The Biology & Chemistry (B&C) graduate faculty strongly believes that research contributes significantly to graduate student growth. The process of taking on a problem, designing experiments, developing the research protocol, and evaluation of the data are vital to the development of an independent scientist. The major professor will discuss research possibilities with the student and they will mutually select a specific research problem that:
The student will demonstrate his/her ability to do independent, scholarly research, and will write an acceptable thesis based on this research.
A copy of the official Thesis Guidelines may be obtained from the Office of Graduate Programs. However, there is some flexibility in writing style, and in some cases, the thesis can be customized for eventual journal publication. The major professor can aid in the refinement of the format.
Rough copies of the thesis draft will be edited by the major professor. Copies of the near final draft of the thesis should be made available to the student's graduate committee at least three (3) weeks prior to the expected date of graduation. Once the graduate committee's corrections have been made, the revised thesis draft must be submitted to the Graduate Program Coordinator in the Office of Graduate Programs at least two (2) weeks prior to the expected date of graduation for final editing. A minimum of four (4) copies of the final version of the thesis must be packaged in thesis boxes (purchased from the MSU Bookstore), and the fees receipt, are forwarded to the Office of Graduate Programs (one copy for the library must be on 100% rag bond or white 100% cotton paper, but copies for the student, B&C Departmental Office, and the major professor can be on white 100% bond or word processor paper) for binding. The student's graduate committee, B&C graduate program coordinator, and B&C department chair must sign these copies. Although four (4) copies are the minimum number to be bound, copies are traditionally presented to the other two members of the student's graduate committee.
There is a $15.00 fee for each thesis copy delivered to the Office of Graduate Programs for binding. The fees are paid at the Cashier's Window of the Howell-McDowell Building.
A formal seminar (BIOL 671) is given over the completed research project in the student's last semester before graduation. This will be a professional seminar presentation given to the B&C graduate faculty, fellow graduate students, and invited guests. The grade on this seminar will be submitted based on the average grade given by each graduate faculty member in attendance. The student is expected to provide a seminar announcement, that includes an abstract, in each B&C faculty member's mail box one week prior to the seminar.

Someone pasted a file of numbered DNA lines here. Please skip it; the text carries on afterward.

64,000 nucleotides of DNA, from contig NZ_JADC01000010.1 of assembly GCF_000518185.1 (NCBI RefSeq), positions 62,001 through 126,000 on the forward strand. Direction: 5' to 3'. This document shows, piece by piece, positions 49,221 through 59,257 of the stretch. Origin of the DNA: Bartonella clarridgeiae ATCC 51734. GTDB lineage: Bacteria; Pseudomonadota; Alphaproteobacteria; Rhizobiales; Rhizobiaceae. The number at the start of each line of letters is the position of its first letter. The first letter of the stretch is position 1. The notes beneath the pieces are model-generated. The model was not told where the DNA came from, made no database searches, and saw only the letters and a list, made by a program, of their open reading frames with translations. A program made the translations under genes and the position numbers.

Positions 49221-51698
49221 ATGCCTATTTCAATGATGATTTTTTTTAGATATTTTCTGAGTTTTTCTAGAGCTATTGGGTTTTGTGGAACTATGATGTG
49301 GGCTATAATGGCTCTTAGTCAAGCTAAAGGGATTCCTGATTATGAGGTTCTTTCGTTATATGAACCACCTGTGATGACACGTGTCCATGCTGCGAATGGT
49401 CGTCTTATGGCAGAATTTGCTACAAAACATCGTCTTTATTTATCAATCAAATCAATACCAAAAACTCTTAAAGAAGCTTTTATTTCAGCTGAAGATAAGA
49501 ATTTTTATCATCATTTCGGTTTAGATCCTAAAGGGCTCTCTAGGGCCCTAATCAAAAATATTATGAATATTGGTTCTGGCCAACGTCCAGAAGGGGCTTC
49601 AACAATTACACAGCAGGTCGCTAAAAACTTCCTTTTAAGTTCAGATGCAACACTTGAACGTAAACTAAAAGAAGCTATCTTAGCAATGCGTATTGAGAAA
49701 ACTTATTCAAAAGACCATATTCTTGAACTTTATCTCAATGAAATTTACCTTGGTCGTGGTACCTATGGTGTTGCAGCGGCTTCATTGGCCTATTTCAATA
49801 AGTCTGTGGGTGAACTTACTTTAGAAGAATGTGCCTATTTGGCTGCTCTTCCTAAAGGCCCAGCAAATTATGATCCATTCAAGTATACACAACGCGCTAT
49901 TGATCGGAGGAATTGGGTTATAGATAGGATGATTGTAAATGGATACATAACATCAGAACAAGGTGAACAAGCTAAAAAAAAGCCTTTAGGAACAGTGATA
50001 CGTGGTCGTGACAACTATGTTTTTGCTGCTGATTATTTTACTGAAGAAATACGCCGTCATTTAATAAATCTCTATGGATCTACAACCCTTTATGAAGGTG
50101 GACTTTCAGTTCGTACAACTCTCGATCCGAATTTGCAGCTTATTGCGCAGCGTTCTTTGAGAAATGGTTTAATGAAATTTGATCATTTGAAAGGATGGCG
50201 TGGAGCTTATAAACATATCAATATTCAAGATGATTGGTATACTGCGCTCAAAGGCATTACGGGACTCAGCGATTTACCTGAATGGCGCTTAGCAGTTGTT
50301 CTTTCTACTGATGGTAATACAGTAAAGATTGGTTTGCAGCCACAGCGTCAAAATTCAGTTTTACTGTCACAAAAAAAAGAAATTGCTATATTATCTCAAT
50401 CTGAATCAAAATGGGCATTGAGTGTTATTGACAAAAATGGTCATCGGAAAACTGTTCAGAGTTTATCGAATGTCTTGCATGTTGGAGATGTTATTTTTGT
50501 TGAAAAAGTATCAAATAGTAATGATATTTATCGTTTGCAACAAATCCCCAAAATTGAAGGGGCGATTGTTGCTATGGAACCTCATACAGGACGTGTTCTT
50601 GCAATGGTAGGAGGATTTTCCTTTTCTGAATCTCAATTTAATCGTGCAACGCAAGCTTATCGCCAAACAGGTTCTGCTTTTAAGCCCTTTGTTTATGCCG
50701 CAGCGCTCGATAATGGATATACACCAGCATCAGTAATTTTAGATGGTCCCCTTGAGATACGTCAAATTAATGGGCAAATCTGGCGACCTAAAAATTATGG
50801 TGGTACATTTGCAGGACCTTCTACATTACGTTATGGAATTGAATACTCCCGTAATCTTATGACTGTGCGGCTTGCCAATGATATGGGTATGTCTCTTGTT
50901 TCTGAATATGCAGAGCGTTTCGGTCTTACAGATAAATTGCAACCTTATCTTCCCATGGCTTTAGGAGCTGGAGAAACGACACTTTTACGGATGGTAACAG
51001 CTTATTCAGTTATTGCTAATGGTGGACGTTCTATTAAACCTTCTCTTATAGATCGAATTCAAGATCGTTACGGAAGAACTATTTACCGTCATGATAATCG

Thesis students must successfully pass an oral examination prior to completion of the graduate program. The examination committee will consist of the student's graduate committee (voting contingency) plus any faculty member who wishes to attend. The student is expected to provide an oral examination announcement in each B&C faculty member's mail box three days prior to the oral exam.
Applying for Graduation
All graduate students must file an Application for Graduate Degree form before his/her name is placed on the list of graduates. This form may also be obtained from the Office of Graduate Programs (701 Ginger Hall), or from the B&C graduate program coordinator, and should be filed early in the term that the student expects to graduate. If you fail to graduate that term, you must re-file for graduation for the next term. If the student does not plan to attend graduation exercises, a form requesting permission to graduate in absentia is available in the registrar’s office. There is a $10 charge assessed by the University as a graduation fee.
1. All students are expected to demonstrate:
a. The mastery of course work considered fundamental to the training of a biologist. Required competencies may include the accumulation of knowledge in molecular biology, botany, zoology, microbiology, physiology, ecology and evolution. A thesis-track student may elect to specialize in one of the above areas.
b. The mastery of supplementary courses selected to enhance the training of a biologist. Supplemental course work, generally, includes statistics and/or computer skills.
c. The use of equipment and instruments required for biological research.
d. The ability to think analytically, and have a thorough understanding of the scientific method. Students are expected to evaluate published research with respect to experimental design, strengths and weaknesses of data, and validity of research conclusions.
2. Thesis students are also expected to demonstrate:
a. The ability to write a formal proposal of their intended research projects. The proposal will consist of a literature survey, research objectives, materials and methods, significance, bibliography, and an itemized budget for the research.
b. The ability to design original experiments, collect and analyze data, and report the findings through oral and written presentations.
3. Students preparing for post-master's degree professions must develop those competencies required for admission to professional schools or Ph.D.-level graduate programs.
Assessment of Competencies
1. All students must pass a written exit examination prepared by the BES departmental committee. Additionally, thesis students must pass an oral examination given by the student's graduate committee. It is expected that students attain an 80 percent performance level on the written exit examination, and unanimous approval by the student's graduate committee concerning performance on the final oral examination and research component. Students failing to reach the 80 percent performance level on the written exam may retake the exam one time after a seven-day period.
2. Successful data collection using instruments in the student's research meets this goal.
3. In-class evaluation of journal research occurs in all graduate courses, and interpretation of scientific articles associated with the student's thesis is evaluated.
4. The thesis student's major professor and the graduate program coordinator evaluate all research proposals.
5. Thesis students are expected to perform original research and present the data in a formal seminar (BIOL 671) setting to the faculty and students of the BES department. This oral seminar is graded by the faculty in attendance and the averaged score must be 80 percent or above. Students failing to reach the 80 percent performance level must give the seminar to their committees after a seven-day period.